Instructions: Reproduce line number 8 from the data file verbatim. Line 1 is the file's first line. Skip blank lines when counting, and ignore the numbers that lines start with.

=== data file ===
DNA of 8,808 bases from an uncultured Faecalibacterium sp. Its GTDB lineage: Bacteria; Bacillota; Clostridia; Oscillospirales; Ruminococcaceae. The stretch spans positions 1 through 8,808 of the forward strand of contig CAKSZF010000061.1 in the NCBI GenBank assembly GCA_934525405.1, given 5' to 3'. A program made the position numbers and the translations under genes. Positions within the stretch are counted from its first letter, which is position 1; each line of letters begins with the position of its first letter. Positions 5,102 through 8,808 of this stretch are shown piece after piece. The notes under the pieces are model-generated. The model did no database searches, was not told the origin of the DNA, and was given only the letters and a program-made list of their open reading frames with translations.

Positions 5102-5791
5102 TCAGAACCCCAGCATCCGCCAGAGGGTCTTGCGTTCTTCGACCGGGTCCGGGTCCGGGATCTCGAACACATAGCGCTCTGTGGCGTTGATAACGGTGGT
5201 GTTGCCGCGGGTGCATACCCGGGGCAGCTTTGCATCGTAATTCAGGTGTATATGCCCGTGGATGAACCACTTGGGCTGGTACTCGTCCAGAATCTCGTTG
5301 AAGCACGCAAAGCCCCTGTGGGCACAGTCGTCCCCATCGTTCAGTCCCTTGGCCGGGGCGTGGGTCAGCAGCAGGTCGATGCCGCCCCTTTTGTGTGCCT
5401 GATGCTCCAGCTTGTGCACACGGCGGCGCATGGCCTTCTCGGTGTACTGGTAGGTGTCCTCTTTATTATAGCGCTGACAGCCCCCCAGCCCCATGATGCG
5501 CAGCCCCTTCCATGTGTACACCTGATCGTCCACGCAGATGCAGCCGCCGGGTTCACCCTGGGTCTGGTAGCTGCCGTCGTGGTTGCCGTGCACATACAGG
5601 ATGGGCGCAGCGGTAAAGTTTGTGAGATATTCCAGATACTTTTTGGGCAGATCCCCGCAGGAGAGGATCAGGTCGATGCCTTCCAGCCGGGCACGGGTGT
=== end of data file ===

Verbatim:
5601 ATGGGCGCAGCGGTAAAGTTTGTGAGATATTCCAGATACTTTTTGGGCAGATCCCCGCAGGAGAGGATCAGGTCGATGCCTTCCAGCCGGGCACGGGTGT